National AIDS Trust highlights slashed services
A series of Freedom of Information requests have exposed a widespread trend of cutting or completely decommissioning HIV support services across England and Wales. In England there was an average cut of 28% in expenditure for HIV support services between 2015/16 and 2016/17. The regional variation in cuts is enormous, with some areas entirely losing support for people living with HIV.
Two companion reports launched today by NAT (National AIDS Trust) show that:
- 35% of people living with HIV had accessed support services in the past 12 months.
- Services for people living with HIV provide support in dealing with issues more likely to affect them than the general population including: poverty, co-morbidities, mental and emotional health problems, and employment and housing problems. For many people living with HIV, these services are a rare safe space where they can discuss HIV and its impact.
- In spite of a clear need for these services, disinvestment in HIV support services is a proven trend in England and, to a lesser extent, Wales where expenditure exclusively on HIV support services was cut from £153,352 in 2015/16 to £0 in 2016/17.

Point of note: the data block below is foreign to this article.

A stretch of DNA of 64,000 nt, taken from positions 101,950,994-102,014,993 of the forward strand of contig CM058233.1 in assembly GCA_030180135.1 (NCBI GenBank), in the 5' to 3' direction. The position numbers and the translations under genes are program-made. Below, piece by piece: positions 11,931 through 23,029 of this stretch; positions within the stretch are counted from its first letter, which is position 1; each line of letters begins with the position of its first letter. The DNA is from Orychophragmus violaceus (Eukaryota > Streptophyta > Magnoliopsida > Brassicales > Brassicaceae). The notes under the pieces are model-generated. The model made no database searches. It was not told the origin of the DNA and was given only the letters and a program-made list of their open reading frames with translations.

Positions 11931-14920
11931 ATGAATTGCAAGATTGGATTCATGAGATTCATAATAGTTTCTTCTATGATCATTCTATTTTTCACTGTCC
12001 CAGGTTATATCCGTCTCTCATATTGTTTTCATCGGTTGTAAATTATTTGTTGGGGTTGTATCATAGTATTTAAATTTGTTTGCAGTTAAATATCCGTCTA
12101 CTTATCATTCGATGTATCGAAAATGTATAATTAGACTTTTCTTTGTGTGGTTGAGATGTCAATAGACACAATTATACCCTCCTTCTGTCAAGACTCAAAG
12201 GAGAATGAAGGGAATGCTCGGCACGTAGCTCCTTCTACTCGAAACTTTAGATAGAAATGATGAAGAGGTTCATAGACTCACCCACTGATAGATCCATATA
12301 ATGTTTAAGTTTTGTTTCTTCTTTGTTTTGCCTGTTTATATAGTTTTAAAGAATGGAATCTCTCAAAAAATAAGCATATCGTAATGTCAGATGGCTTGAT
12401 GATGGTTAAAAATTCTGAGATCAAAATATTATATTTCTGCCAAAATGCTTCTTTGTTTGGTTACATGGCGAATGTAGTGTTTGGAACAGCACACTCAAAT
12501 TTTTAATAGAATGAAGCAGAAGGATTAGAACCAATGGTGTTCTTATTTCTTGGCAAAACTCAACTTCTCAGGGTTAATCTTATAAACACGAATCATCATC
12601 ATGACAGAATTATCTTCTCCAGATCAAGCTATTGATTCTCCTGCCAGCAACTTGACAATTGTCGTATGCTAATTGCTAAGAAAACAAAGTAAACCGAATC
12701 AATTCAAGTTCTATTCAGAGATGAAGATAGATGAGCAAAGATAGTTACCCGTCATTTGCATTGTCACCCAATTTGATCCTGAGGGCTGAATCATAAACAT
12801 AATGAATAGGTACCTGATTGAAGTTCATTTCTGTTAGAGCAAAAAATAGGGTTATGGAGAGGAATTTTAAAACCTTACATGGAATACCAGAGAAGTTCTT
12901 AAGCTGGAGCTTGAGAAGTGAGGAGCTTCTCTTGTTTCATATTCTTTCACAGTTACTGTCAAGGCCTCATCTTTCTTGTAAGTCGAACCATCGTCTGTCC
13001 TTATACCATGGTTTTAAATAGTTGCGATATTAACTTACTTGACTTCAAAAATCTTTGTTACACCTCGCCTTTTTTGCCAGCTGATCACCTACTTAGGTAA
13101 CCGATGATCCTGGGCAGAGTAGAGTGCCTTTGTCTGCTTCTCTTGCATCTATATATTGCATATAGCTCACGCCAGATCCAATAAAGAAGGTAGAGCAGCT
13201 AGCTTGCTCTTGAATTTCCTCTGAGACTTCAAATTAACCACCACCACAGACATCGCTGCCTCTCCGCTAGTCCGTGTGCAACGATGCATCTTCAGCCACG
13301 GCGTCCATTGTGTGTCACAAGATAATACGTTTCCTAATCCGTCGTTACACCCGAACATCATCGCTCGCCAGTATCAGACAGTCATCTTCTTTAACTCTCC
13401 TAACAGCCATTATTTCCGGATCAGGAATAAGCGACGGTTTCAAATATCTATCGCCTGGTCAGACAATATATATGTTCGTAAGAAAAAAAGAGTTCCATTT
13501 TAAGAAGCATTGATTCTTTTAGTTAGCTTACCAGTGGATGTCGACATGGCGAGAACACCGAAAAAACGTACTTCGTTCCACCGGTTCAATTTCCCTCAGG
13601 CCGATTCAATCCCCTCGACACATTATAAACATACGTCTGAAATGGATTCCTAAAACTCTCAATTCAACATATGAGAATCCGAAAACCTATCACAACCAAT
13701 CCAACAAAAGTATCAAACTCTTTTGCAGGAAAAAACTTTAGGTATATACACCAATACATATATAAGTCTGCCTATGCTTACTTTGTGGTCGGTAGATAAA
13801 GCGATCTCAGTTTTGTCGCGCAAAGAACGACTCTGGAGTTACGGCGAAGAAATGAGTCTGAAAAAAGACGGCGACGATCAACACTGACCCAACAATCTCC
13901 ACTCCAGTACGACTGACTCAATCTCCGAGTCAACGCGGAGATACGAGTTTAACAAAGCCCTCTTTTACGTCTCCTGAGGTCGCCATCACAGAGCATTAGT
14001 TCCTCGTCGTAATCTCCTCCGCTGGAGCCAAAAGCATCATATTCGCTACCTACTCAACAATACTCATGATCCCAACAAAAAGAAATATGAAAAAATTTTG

- Over a quarter of local authorities in England cut contract values by at least 50%.
- In Scotland and Northern Ireland services remained steady over the years considered.
NAT have been told about a number of proposed and confirmed in-year cuts since the data was collated, meaning the reduced expenditure reported here is an under-estimation of the current severity of cuts.
Deborah Gold, chief executive of NAT said: “The disappearance of support for people living with HIV in England and Wales is extremely alarming. This trend leaves people living with HIV without the support they need to live well. This is dangerous and short-sighted, creating a need for more urgent and more expensive care for people living with HIV further down the line.
“With this evidence of widespread decommissioning of crucial and, at times, life-saving services, which ensure people living with HIV can manage their long-term condition, we are calling on NHS Clinical Commissioning Groups to accept their role in ensuring needs are met. Support services alleviate the pressure on clinical services, meaning their provision is a responsibility CCGs are currently not fulfilling.”